The Venetian villa culture
The over 4000 Venetian villas built over the course of four centuries have shaped a unique landscape where aesthetic qualities and land governing practices have reached and harmonious balance.
Due to their flourishing over the course of the centuries when these complexes were built and used, and due to their specific purposes, great number, widespread dissemination, and outstanding architectural and artistic qualities, Venetian villas have been defined an unprecedented phenomenon in the history of western civilization. Their emergence was not a sporadic episode, but the result of an intentional political project that favoured the development of what has been defined the “Venetian villa culture” contributing to the definition of a new image of the Serenissima and to the affirmation of the myth of Venice as the “Ideal Republic”, the “New Rome”; a true “territorial system” translating into a “villa landscape” whose value does not reside in a single architecture but in it’s being part of a “choral cultural context”.
The transformation of the Veneto regional landscape began in 1509, year of the Battle of Agnadello marking the defeat of the Republic of Venice at the hands of the League of Cambrai. That was when the Senate of the Republic decided to reconquer its terraferma land possessions, incentivizing estate investments, land interventions redirecting rivers, ameliorating the old canal networks, creating new waterways, and reclaiming extensive marshland areas. It is within this territorial context equipped with new and renovated infrastructures, that the Venetian villas could flourish while meeting precise functional and aesthetic criteria.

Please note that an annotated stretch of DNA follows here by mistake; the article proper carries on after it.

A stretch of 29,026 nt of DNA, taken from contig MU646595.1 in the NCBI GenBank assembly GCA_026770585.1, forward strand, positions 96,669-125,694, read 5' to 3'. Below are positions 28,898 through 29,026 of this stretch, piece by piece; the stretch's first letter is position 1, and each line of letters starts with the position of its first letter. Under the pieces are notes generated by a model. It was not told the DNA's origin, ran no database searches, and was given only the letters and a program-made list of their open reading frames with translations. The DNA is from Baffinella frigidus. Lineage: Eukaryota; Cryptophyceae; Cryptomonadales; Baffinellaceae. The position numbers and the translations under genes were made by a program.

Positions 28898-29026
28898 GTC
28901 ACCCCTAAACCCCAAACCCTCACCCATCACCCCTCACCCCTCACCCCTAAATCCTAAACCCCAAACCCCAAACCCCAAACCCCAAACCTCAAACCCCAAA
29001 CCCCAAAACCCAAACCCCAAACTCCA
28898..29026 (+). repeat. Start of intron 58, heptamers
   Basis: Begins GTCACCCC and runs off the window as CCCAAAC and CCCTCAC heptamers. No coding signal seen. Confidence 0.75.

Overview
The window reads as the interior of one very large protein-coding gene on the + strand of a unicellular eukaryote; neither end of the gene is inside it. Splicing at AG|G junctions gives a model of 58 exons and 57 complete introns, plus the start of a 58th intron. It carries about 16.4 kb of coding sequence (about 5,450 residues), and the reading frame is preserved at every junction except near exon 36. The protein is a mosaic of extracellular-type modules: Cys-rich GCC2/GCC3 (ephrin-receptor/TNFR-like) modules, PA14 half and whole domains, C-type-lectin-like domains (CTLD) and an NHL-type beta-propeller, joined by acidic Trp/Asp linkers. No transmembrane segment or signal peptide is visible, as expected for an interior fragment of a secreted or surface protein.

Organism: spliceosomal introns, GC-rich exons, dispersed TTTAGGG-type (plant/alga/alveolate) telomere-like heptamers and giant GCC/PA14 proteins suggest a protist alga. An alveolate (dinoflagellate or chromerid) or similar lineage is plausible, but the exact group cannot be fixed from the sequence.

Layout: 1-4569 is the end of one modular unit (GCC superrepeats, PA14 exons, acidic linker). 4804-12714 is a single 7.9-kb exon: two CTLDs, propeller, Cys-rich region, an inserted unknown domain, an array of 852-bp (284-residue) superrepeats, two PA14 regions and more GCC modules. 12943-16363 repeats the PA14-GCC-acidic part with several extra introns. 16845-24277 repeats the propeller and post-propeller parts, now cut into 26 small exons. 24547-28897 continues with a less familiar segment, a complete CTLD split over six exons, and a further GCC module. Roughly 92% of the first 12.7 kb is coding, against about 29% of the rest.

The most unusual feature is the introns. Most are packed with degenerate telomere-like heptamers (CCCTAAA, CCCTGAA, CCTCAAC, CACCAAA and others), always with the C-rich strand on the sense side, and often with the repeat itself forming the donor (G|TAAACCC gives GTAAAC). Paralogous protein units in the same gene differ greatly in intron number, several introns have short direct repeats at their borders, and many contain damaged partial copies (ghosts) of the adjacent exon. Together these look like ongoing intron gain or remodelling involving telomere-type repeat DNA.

The terraferma region was transformed to accommodate the villas and in turn the villas transformed the landscape. As Giuseppe Mazzotti wrote, Venetian villas “are not simply set in the landscape, they are part of it”.
The landscape of the Venetian region is complex not only for the morphology of its territory (with mountainous, hilly, flat and lagoon areas) but also for the overlapping of multiple landscapes, each with its unique history. In the Veneto region, villas (estates comprising a main residence, rural outbuildings and cultivated land) have played (and still play) a structuring role on the areas they occupy impressing significant marks that are still present in today’s contemporary landscape. In addition to the main residence, the garden, and the “brolo”, other significant elements and functions of the villa include its rural outbuildings, roads, gates, and canals: simple yet important components contributing to the creation of an interconnected system. Over time, some functional structures were moved further away way from the main residence, making space for grander areas occupied by flowerbeds, cedar and lemon tree houses, and especially in the 18th century, statues (produced by the Bonazza and Marinali workshops), fishponds, grottoes and belvedere architectures.
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